It was a happy coincidence that Sir Walter Raleigh, who introduced the potato to Europe from South America after one of his transatlantic voyages, should have been Governor of Jersey, where the plant became the mainstay of the island's agricultural economy in the 19th and well into the 20th century. It was a coincidence, though, because Sir Walter was long gone and all but forgotten before the potato was recognised as an important food crop.
Potatoes were being grown in and exported from Jersey as early as 1807, taking advantage of a beneficial climate and good soil. They had begun to replace cider orchards some 50 years earlier. By the middle of the century it had been recognised by one of the pioneers of the industry, St Ouen farmer John Le Caudey, that a particularly early crop could be harvested from some south-facing, sloping fields.
But the industry was in the doldrums in the second half of the 1800s until one man and two potatoes led to the creation a multi-million pound industry. That man was potato farmer Hugh de la Haye and the two potatoes he discovered in Le Caudey's store one day in 1878.
Two potatoes cut up
They were giants, one of them with 15 eyes, which produce the sprouts of the new plant. He showed them to farming friends over dinner that evening and they were cut up and planted on a cotil (a sloping field) above Bellozanne valley. The crop they produced the following spring was heavy and early, and one plant produced uniquely kidney-shaped potatoes.
De la Haye nutured these and after a few years he had produced sufficient stock to make them available for sale. So successful were they, and so pleased were his fellow farmers, that in time he was honoured at a gathering of islanders and presented with a testimonial and a purse of gold sovereigns.
Growing early potatoes on the south-facing cotils at Gorey, L'Etacq and other parts of the island gives them maximum warmth and sunlight early in the year, so not only do the Jersey Royals, as they had become known, taste much better than other new potatoes, they are on the market much earlier. They became England's favourite potato, and Jersey's most profitable export.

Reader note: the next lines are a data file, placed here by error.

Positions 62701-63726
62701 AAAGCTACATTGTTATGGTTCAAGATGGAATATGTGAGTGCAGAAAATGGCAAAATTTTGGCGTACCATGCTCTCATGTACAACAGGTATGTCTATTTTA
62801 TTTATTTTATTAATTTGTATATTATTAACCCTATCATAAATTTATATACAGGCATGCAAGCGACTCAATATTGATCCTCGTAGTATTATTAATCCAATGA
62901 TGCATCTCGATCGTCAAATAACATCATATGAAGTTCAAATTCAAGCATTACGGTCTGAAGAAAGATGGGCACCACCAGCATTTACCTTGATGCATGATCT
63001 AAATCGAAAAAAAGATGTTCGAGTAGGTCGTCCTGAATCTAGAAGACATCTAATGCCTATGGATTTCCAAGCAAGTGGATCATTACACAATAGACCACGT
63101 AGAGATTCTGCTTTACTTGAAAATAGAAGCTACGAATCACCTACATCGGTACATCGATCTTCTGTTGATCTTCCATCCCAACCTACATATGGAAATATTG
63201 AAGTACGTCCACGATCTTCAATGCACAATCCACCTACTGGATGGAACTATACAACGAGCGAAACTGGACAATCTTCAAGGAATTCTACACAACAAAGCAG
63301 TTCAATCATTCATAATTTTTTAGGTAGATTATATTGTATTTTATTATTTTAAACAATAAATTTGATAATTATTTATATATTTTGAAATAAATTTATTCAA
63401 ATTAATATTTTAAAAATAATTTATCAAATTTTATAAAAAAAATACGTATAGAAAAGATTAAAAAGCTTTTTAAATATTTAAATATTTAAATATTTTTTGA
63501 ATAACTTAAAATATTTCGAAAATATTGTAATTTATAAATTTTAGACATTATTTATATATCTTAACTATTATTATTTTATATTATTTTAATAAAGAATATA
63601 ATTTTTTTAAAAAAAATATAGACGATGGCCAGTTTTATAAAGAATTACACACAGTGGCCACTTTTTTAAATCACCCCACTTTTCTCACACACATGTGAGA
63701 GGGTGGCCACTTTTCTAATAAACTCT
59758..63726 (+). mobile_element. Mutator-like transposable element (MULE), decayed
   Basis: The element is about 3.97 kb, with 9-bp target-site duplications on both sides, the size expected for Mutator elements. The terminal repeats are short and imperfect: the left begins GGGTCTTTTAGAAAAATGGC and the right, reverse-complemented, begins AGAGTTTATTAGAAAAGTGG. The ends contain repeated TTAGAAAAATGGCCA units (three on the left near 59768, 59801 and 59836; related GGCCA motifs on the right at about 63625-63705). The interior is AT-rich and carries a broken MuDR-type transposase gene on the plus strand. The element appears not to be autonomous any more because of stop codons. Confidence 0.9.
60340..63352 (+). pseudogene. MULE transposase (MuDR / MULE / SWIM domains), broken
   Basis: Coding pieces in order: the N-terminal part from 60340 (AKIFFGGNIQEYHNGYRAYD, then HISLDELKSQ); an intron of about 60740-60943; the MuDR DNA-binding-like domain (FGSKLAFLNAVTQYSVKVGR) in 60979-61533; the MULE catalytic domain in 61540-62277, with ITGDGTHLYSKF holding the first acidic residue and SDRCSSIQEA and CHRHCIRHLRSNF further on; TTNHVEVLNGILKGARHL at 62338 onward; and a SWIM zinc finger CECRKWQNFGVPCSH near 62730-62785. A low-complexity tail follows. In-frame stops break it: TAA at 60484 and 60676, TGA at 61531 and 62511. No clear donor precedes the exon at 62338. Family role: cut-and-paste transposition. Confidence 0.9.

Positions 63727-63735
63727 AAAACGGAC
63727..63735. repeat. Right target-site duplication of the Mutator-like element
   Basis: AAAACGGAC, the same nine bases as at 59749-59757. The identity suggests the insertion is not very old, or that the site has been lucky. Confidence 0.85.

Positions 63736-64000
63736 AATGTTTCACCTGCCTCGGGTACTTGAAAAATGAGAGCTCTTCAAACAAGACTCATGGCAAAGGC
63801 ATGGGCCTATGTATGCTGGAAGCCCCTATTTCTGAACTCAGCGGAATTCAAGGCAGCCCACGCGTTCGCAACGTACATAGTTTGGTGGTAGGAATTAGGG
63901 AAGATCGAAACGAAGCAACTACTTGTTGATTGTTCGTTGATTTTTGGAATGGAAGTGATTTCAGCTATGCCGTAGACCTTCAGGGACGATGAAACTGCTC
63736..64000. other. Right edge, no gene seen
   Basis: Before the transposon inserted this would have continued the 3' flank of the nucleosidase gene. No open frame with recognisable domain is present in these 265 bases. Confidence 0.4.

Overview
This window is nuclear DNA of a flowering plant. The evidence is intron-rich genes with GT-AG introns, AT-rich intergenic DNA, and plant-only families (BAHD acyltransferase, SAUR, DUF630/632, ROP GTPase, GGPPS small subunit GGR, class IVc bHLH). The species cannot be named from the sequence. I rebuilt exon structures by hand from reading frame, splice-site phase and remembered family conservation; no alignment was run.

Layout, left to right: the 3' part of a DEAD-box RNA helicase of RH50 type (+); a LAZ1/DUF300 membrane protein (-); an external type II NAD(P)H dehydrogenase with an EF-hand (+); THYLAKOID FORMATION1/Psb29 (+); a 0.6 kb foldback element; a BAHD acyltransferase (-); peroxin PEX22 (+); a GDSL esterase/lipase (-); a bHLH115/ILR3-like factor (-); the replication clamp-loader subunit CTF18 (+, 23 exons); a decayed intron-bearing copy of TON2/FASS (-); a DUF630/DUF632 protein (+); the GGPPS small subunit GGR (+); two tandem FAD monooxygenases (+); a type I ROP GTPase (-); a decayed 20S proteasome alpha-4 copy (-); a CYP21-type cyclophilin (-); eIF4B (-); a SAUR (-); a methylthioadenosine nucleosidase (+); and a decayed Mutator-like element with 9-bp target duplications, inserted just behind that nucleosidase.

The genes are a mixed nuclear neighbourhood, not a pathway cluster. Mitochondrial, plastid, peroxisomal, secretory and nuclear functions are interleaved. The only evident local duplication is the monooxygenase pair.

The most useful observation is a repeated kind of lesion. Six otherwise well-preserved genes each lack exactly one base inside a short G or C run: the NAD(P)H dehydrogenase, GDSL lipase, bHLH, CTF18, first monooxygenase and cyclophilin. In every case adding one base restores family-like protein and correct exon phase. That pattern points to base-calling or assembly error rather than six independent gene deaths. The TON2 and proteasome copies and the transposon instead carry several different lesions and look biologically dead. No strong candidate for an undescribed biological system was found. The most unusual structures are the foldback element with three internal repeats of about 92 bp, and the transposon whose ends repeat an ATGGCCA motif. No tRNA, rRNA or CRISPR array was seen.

So important was it that the crop was lifted quickly when ready that schools used to close for part of the season so that children could help with the harvest on the steeply sloping cotils where machinery could not be used.
As soon as they had been lifted the potatoes were taken by horse and van to the Weighbridge at St Helier, three columns of farm vehicles converging from the north west and east. The potatoes were weighed and then taken to one of the many merchant's stores along the Esplanade before being shipped out of the island.
Crop worth millions
In 1891 exports of 70,000 tons brought in nearly half a million pounds and after the first world war exports were worth double this amount and kept growing. Many a farmer made his fortune and the best cotils, producing the earliest and most valuable crop, change hands for enormous sums.
The Jersey Royal crop is still important today, but only some 50 growers are involved, and they are no longer owners of mixed farms producing other crops and keeping dairy cattle, but specialise in the one, valuable crop.
Summary of crop's history
- Potatoes have been grown in Jersey since the mid-18th century with potatoes at this time competing successfully with parsnips as a field crop
- By 1810 the once famous cider orchards had vanished from Jersey and growers were experimenting with exporting new potatoes to England for the early summer trade due to their popularity
- The Jersey Royal was first known as the Jersey Royal Fluke due to the circumstances by which it originated
- A farmer called Hugh de la Haye hosted a dinner party at which he showed his friends two potatoes that he had been given. One had 15 eyes (from which new plants sprout) so he decided to plant them to see what happened
- The following spring a crop appeared and whilst most were round, one crop produced kidney shape potatoes, soon to be known as the Jersey Royal
- First arrivals of this new breed of potato arrived on the London markets in the 1880
- Tonnage grew and by the late 1890s, a usual crop export of Jersey Royals would be in the region of 60,000 tonnes
- Eventually the Jersey States Department of Agriculture ordered that no other variety could be exported for New Potato consumption other than the Jersey Royal
- Today, the Jersey Royal is still the first new potato of the season and remains unique in taste and quality
- In 1878 the market price for a tonne of Jersey Royal Potatoes was 140 shillings
This gallery contains a selection of our collection of potato growing pictures. There are many more in our Farming picture gallery. Click on image to see larger picture